Public Health Expenditures on the Working Age Disabled: Assessing Medicare and Medicaid Utilization of SSDI and SSI Recipients

David Autor, Amitabh Chandra, Mark Duggan

NBER Retirement Research Center Paper No. NB 09-08
Issued in September 2011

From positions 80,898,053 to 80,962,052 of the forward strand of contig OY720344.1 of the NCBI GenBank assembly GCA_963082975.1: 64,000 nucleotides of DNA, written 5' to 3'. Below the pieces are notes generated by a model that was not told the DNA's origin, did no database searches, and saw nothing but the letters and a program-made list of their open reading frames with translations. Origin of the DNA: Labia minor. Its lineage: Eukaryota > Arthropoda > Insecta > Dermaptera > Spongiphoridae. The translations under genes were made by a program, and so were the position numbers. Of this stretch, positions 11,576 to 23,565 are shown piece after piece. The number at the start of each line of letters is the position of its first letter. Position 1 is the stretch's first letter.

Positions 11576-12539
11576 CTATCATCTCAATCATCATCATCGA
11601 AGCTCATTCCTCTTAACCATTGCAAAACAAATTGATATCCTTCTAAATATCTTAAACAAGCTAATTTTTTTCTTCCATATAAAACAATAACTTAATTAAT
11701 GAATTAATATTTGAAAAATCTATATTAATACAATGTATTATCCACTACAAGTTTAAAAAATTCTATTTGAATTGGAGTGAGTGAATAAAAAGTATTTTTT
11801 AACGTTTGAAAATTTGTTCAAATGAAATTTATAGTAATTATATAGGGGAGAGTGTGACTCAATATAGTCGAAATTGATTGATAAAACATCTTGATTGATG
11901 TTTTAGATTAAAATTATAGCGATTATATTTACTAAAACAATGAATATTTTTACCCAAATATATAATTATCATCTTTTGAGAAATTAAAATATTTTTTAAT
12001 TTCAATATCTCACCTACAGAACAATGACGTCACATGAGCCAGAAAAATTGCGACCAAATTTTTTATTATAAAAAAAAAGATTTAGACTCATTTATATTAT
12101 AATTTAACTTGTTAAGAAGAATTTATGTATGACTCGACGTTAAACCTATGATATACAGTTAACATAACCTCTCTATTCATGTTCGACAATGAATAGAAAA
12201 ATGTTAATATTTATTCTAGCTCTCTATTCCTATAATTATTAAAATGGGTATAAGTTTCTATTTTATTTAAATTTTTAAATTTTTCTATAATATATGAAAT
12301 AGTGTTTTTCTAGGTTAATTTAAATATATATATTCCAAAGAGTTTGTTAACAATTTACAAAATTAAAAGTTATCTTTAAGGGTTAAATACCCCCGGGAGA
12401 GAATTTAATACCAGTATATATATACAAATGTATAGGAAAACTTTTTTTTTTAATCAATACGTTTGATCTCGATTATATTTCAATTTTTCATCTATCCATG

Currently more than 12 million non-elderly adults in the U.S. are receiving disability benefits from the federal SSDI and/or SSI programs. Recipients of these two programs receive health insurance through the Medicare and Medicaid programs, respectively. Despite the large amount spent on health care for the disabled, very little previous research has explored the drivers of this spending. In this study, we partially fill this gap by exploring the determinants of Medicaid and Medicare spending on the disabled using large-scale claims data sets for a 10 percent random sample of beneficiaries from both programs residing in one of our eleven sample states. Our findings demonstrate that there is substantial variation across geographic areas in spending for these two programs, with this variation especially large for Medicaid spending. Additionally, our results strongly suggest that Medicare and Medicaid expenditure variation are not positively related - if anything the opposite appears to be true - with areas that have high Medicaid spending tending to have lower Medicare spending. And finally, we find that Medicaid spending variation is to a large extent, though by no means fully, driven by variation in the intensity of care. Given the large amount spent on health care for the disabled through Medicaid and Medicare, more research that explores the determinants and impact of this spending is warranted.

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